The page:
“Those principles mean improving the conditions of mining, including the right to say ‘no’ for affected communities, and reducing demand by the wealthy so that the poor can have access to the energy and resources they need to live dignified lives,” he told The Energy Mix in an email.
Kneen said the new strategy document missed the “immense and unsustainable” costs to communities and ecosystems if battery industry development “fails to account for the very real impact of mining and processing the minerals needed to support not just conversion to EVs, but ever-increasing numbers of private vehicles.” Those risks could be addressed, he added, with a plan that mandated better conditions for mining and mapped out a reduction in future demand for private mobility.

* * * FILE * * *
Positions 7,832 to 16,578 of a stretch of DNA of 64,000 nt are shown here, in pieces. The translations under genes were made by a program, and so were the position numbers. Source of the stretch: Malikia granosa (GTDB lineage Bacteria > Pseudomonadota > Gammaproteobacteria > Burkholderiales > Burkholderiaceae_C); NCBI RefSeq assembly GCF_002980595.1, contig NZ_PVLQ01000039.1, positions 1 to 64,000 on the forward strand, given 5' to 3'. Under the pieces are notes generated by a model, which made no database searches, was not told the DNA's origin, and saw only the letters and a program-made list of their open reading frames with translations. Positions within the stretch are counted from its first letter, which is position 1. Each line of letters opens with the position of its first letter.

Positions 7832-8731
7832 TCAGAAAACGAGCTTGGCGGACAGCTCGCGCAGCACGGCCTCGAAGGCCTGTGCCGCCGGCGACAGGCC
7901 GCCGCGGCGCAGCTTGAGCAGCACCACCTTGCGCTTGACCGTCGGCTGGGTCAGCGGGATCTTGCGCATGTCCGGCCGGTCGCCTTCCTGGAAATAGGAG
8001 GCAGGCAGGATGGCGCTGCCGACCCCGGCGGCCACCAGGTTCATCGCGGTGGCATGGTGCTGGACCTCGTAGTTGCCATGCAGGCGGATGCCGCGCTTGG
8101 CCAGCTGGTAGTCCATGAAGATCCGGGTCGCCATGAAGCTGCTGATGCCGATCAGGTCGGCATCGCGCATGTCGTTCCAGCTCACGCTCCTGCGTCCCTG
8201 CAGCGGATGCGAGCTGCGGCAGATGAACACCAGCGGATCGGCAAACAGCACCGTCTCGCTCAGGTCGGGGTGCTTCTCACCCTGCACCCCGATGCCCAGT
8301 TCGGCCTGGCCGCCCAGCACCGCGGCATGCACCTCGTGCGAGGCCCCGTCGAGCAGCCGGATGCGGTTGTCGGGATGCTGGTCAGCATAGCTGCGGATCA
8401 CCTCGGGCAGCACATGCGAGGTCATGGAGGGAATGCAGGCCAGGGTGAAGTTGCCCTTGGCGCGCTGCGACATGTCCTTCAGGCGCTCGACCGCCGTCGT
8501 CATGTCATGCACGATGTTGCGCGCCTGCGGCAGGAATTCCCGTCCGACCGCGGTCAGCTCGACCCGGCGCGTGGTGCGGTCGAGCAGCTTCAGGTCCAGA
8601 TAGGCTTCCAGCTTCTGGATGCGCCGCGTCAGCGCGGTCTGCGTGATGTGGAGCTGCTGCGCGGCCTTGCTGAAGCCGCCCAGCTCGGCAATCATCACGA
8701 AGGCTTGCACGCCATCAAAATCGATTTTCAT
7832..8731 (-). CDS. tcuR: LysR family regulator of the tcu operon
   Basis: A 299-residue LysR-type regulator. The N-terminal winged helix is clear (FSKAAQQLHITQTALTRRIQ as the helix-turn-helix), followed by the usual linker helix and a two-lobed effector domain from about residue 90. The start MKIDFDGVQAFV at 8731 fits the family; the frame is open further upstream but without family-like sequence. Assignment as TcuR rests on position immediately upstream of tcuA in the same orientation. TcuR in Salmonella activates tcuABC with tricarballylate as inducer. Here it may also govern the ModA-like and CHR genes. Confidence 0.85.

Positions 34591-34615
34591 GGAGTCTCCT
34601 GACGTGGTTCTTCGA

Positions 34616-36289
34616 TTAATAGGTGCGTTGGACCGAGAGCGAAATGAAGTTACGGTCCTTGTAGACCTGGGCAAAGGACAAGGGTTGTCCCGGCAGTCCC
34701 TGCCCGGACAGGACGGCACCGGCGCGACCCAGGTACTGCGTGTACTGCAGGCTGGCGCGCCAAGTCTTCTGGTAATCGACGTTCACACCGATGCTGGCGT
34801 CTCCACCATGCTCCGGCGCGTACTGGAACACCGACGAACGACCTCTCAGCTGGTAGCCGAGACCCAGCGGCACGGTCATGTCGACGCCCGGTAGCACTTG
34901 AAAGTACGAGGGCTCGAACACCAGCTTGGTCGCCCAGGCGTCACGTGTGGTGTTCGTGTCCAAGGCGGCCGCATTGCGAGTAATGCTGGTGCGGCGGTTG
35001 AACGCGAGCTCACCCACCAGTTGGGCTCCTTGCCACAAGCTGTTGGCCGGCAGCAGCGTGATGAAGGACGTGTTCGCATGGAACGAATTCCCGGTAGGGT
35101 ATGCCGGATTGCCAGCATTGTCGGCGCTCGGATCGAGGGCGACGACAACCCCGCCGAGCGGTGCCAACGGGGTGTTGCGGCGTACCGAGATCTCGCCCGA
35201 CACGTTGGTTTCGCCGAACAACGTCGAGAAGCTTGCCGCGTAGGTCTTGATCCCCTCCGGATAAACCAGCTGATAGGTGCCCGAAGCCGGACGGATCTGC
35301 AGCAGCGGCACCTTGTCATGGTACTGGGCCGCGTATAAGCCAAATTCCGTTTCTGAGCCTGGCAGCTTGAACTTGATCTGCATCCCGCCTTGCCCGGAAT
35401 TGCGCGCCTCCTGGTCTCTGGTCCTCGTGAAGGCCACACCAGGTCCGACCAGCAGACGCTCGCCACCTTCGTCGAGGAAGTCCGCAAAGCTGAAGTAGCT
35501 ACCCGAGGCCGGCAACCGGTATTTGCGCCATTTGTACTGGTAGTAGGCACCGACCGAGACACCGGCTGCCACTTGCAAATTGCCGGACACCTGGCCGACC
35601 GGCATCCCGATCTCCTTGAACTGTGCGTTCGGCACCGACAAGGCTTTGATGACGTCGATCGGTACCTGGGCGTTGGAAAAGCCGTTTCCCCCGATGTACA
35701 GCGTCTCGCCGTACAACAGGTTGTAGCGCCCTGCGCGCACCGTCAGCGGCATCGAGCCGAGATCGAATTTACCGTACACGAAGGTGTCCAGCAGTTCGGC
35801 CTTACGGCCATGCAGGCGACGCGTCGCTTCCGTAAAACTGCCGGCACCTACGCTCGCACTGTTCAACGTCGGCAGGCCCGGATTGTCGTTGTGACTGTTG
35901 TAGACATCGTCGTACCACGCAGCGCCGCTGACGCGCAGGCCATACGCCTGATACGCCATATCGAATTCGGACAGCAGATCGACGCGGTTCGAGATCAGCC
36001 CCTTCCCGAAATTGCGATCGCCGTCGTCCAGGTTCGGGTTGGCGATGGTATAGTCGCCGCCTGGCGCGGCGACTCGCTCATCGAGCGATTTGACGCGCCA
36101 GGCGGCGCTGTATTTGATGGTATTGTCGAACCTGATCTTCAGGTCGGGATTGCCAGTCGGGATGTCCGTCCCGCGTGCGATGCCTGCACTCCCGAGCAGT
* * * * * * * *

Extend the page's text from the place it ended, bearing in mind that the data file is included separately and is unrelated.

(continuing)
Methods do exist to properly assess the impacts of major industrial development, he added. “Unfortunately, I can’t think of anywhere this is being done in a useful way.”
CEC Clean Energy Program Manager Evan Pivnick said the report reflected a commitment to sustainable mining processes, including Indigenous consent, “best-in-the-world” sustainable practices, and accelerated electrification of mining sites.
“We also very intentionally highlight the role of battery recycling in this research, as that is a critical way to minimize the amount of mining required long-term,” he said in an email, citing Toronto battery recycling start-up Li-Cycle as a company “that can recover up to 95% of the valuable materials at the end of the battery life.”